St. Thomas on Continence and Temperance
The previous post below on continence noted the two different ways that St. Thomas uses the term. As he explains, the continent person still experiences unruly passions, “the crooked lusts that shake us.”
Thomas then goes on to consider the difference between the virtue of continence and the virtue of temperance. He asks whether continence is better than temperance. His answer is clear: No. It’s just the opposite. Temperance is better. (II-II, q. 155, a. 4).
As noted in my previous post, Thomas distinguishes two meanings of continence. Here he is speaking of its second meaning as “the resistance to strongly running wrongful lusts.” He says “…temperance is much fuller than continence, for the value of a virtue is admirable because it is charged with intelligence. Now intelligence burgeons more in the temperate than in the continent, because by temperance the sensory appetite itself is subordinated and as it were wholly possessed by mind, whereas with continence its low desires remain rebellious. To sum up, continence is to temperance as the unripe to the fully mature.” (emphasis added)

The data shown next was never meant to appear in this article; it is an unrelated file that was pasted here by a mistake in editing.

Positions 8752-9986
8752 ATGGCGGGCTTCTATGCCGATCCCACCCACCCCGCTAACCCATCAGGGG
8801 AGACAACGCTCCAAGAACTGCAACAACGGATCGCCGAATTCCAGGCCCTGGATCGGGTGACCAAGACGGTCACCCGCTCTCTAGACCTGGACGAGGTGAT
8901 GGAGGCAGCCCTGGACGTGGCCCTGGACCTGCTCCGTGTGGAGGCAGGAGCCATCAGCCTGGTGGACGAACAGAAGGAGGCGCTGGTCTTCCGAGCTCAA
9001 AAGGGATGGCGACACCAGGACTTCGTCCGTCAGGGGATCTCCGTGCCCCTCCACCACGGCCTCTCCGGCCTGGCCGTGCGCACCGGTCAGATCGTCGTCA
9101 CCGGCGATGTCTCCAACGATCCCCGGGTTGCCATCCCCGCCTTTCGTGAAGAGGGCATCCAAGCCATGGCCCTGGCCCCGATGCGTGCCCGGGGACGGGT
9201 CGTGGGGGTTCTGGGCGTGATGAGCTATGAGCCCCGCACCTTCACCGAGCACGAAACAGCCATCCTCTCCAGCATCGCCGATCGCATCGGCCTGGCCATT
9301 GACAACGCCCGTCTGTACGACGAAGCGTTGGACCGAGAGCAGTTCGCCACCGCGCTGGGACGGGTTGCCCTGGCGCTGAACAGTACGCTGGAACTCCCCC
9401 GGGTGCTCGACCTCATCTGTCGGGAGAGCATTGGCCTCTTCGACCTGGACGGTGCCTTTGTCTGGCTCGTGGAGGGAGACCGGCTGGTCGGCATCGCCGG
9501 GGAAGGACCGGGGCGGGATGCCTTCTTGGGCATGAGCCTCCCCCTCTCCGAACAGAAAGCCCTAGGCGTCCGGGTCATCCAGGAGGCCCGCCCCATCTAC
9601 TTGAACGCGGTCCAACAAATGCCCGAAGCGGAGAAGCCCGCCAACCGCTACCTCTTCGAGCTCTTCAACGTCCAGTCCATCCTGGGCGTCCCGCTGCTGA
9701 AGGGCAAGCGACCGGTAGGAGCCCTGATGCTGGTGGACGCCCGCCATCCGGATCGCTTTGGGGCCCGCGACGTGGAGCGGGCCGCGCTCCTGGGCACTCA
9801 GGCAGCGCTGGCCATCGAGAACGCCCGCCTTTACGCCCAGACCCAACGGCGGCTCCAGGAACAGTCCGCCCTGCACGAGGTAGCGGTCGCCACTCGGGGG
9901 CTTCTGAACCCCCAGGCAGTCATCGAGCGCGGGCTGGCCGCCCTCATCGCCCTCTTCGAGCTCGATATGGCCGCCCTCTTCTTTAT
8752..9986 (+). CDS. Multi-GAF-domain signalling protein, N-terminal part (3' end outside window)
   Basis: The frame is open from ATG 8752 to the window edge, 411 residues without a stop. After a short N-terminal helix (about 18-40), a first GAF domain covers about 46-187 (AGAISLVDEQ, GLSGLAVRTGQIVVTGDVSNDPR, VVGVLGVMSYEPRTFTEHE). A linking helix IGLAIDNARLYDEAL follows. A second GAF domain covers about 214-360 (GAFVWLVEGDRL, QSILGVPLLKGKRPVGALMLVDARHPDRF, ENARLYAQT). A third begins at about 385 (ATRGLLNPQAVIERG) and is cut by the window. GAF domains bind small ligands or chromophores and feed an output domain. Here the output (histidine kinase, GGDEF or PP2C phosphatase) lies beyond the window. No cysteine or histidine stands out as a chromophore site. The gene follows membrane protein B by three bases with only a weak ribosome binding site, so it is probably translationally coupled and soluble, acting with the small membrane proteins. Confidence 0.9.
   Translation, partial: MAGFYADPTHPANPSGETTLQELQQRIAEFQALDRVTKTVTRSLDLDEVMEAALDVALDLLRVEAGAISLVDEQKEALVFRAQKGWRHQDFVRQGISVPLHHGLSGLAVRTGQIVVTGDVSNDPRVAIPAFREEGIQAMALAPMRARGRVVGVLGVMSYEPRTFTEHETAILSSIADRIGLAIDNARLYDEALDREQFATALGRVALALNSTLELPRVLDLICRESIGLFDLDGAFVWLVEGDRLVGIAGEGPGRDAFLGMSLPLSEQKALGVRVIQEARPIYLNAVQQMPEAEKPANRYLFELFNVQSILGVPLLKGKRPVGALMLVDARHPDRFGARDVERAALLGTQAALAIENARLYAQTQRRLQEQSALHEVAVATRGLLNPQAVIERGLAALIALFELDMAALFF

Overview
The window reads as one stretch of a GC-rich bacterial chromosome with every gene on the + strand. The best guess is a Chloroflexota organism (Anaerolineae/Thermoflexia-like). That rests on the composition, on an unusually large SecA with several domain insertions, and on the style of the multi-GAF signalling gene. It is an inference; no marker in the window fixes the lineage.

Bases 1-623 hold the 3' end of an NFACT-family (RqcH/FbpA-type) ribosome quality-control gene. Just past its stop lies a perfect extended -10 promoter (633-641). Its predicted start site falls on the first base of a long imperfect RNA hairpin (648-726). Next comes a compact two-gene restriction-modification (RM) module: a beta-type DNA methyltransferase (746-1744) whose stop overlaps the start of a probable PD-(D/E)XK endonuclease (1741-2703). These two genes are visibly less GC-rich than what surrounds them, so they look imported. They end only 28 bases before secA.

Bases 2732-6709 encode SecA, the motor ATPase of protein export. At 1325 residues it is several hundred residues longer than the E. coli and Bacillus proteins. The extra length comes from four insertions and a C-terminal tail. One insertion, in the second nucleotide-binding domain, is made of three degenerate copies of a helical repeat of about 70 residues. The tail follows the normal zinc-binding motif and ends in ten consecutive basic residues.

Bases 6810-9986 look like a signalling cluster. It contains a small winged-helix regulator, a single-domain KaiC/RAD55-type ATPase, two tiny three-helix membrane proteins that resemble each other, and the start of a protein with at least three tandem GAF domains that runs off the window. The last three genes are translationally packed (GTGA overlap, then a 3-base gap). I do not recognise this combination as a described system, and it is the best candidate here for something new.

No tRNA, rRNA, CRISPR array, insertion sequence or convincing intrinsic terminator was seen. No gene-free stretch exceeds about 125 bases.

This point is very crucial in any discussion of mature purity. Thomas is explaining that the person who is continent is virtuous, but not in the fullest sense. That’s because the unruly passions still rise up in an uncontrolled way. The continent person does not yet have well-ordered passions. The person has a good will and wants to avoid sin, but has to face a fierce struggle.
The virtue of temperance is better than continence because it controls the unruly passions. It orders them according to reason (“wholly possessed by mind”). It might be compared to taming a wild animal.
Thomas is saying that the virtue of temperance enables us to reach the point of having well-regulated passions. That doesn’t mean we’ll be free of concupiscence, because we will always have concupiscence throughout our whole life on earth. But it does mean that it is possible to overcome the dominance of the sensory appetite even in this life. In other words, we can reach the point where we can control it, and it doesn’t control us. We can’t do this on our own; it requires grace. But God is always ready to give that grace to those who pray for it and strive to control their appetites.
To apply this to chastity, those continent persons who struggle through with “white-knuckle chastity” (ie., the “unripe”) are acting virtuously, but those who have grown beyond that to ease and joy in chastity are at a higher stage of virtue in practicing temperance (ie., the “fully mature.”).